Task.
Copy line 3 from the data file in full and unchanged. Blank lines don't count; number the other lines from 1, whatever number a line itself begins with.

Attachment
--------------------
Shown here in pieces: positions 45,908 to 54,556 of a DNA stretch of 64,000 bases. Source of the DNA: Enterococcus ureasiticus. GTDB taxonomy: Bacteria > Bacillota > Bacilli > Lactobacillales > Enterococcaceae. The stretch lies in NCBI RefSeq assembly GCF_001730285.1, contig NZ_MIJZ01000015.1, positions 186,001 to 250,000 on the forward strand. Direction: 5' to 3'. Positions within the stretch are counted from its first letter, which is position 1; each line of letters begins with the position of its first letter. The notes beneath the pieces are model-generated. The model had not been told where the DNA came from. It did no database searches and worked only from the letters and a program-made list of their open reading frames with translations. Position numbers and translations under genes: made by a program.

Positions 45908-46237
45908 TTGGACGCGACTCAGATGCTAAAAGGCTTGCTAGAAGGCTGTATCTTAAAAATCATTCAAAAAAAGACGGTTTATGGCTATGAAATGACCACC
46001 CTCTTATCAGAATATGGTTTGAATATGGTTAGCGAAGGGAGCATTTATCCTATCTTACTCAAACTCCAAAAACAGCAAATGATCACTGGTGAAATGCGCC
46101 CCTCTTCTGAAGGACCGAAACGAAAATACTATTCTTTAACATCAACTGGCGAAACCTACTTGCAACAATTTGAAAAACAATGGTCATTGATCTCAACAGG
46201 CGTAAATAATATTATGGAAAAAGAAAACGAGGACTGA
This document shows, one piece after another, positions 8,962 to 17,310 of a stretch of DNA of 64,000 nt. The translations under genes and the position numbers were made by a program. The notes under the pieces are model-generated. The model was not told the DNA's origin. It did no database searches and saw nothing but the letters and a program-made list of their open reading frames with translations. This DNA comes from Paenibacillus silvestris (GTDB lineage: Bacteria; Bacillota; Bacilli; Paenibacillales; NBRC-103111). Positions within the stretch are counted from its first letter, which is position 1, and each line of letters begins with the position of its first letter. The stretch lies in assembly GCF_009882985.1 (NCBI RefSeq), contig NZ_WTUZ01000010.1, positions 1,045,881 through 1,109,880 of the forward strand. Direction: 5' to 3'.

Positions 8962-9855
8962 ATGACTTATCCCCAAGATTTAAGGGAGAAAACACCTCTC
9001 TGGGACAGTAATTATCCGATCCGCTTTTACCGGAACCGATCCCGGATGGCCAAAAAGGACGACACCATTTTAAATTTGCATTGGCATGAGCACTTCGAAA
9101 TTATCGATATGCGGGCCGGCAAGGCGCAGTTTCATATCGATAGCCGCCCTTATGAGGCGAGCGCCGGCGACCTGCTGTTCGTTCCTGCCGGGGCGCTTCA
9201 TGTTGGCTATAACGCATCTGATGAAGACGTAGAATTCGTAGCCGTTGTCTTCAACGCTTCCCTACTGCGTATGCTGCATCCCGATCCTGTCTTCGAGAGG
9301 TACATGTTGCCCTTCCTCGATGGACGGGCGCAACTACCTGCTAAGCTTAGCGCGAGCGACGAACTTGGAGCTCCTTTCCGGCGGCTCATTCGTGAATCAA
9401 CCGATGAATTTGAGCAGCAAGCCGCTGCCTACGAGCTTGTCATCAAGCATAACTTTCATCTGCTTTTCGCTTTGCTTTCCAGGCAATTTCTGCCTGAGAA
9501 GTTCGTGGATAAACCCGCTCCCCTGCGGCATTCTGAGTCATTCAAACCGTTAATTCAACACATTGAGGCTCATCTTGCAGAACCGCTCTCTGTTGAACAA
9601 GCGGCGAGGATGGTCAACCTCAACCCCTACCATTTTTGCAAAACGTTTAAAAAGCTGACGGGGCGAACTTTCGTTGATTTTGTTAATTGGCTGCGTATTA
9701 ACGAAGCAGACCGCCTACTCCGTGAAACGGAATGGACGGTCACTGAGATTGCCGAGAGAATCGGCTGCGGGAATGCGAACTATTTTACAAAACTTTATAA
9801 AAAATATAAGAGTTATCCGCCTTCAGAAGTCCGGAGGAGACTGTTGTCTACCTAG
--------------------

45908 TTGGACGCGACTCAGATGCTAAAAGGCTTGCTAGAAGGCTGTATCTTAAAAATCATTCAAAAAAAGACGGTTTATGGCTATGAAATGACCACC